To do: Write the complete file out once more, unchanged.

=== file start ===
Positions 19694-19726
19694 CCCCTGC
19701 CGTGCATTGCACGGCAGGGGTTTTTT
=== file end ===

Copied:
Positions 19694-19726
19694 CCCCTGC
19701 CGTGCATTGCACGGCAGGGGTTTTTT